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Mol Cell Biol. 1988 Dec;8(12):5206-15.

The brown protein of Drosophila melanogaster is similar to the white protein and to components of active transport complexes.

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  • 1Fred Hutchinson Cancer Research Center, Seattle, Washington 98104.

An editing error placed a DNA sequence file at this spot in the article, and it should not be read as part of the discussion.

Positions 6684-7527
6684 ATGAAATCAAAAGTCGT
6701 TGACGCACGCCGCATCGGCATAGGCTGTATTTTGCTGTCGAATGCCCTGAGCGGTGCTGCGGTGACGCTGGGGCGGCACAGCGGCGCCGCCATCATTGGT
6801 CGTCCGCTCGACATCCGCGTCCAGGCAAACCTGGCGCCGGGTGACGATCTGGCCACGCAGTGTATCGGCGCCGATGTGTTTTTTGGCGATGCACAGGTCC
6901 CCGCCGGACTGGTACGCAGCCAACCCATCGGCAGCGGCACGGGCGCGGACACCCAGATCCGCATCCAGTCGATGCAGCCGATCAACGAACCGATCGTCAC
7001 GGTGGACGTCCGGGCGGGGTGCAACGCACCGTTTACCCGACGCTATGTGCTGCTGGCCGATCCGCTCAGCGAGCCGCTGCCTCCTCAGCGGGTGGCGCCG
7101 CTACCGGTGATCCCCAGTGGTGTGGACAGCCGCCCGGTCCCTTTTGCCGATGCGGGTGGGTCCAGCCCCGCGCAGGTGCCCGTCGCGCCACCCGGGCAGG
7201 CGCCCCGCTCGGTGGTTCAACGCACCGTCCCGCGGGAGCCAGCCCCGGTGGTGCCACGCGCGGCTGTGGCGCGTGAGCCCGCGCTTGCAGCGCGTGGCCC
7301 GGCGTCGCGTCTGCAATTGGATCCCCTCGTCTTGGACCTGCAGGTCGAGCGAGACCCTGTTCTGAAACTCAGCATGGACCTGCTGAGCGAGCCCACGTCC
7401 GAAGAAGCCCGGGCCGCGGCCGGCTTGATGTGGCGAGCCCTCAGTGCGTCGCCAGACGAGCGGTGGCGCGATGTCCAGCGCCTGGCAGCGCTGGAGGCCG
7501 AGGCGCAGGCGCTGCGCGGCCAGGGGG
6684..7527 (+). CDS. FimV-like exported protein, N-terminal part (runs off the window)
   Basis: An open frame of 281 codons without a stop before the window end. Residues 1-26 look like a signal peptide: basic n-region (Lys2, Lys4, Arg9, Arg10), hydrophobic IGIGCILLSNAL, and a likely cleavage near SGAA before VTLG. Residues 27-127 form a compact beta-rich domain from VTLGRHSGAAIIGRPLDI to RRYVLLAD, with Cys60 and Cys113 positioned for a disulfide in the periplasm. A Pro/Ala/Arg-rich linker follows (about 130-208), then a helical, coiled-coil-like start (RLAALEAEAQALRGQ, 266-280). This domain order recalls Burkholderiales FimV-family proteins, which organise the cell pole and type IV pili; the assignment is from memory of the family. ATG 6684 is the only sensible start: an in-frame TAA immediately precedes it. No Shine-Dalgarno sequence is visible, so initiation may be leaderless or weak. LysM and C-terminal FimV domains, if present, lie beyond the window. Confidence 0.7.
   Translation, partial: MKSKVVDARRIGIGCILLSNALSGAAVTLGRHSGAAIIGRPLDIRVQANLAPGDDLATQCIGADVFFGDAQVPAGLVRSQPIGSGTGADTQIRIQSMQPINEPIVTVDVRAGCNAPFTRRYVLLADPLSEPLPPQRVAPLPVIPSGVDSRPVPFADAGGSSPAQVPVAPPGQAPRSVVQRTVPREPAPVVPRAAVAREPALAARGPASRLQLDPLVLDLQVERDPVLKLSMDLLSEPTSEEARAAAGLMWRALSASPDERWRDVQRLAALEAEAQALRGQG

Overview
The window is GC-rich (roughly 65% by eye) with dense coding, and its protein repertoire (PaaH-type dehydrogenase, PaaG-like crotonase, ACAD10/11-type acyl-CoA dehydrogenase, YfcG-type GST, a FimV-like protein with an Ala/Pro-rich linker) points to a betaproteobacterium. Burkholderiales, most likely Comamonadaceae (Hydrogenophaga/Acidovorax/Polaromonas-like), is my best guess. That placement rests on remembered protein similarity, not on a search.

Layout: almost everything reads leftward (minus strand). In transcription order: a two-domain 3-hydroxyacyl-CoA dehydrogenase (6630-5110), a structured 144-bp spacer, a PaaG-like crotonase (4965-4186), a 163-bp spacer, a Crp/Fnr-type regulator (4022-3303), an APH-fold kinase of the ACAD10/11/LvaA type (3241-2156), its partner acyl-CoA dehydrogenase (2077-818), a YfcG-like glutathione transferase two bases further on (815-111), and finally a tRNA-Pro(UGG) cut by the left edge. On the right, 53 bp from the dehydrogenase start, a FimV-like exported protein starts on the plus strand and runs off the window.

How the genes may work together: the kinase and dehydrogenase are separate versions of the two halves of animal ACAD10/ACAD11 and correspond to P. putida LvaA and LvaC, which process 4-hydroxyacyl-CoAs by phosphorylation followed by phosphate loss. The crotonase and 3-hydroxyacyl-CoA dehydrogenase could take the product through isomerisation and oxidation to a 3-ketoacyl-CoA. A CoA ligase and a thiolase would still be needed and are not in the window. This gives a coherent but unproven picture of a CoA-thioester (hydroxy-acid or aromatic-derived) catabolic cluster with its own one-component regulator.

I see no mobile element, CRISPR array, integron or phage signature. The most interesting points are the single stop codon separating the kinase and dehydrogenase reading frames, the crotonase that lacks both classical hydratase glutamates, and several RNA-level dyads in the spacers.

The brown gene of Drosophila melanogaster is required for deposition of pteridine pigments in the compound eye and other tissues. We isolated a ca. 150-kilobase region including brown by microdissection and chromosome walking using cosmids. Among the cDNAs identified by hybridization to the cosmids, one class hybridized to a genomic region that is interrupted in two brown mutants, bw and In(2LR)CK, and to 2.8- and 3.0-kilobase poly(A)+ RNAs which are altered in the mutants. Nucleotide sequencing of these cDNAs revealed that the two transcripts differ as a consequence of alternative poly(A) addition and that both encode the same predicted protein of 675 amino acids. Searches of available databases for amino acid sequence similarities detected a striking overall similarity of this predicted protein to that of the D. melanogaster white gene. The N-terminal portion aligned with the HisP family of membrane-associated ATP-binding proteins, most of which are subunits of active transport complexes in bacteria, and to two regions of the multidrug resistance P-glycoprotein. The C-terminal portion showed a structural similarity to integral membrane components of the same complexes. Taken together with earlier biochemical evidence that brown and white gene products are necessary for uptake of a pteridine precursor and genetic evidence that brown and white proteins interact, our results are consistent with suggestions that these proteins are subunits of a pteridine precursor permease.

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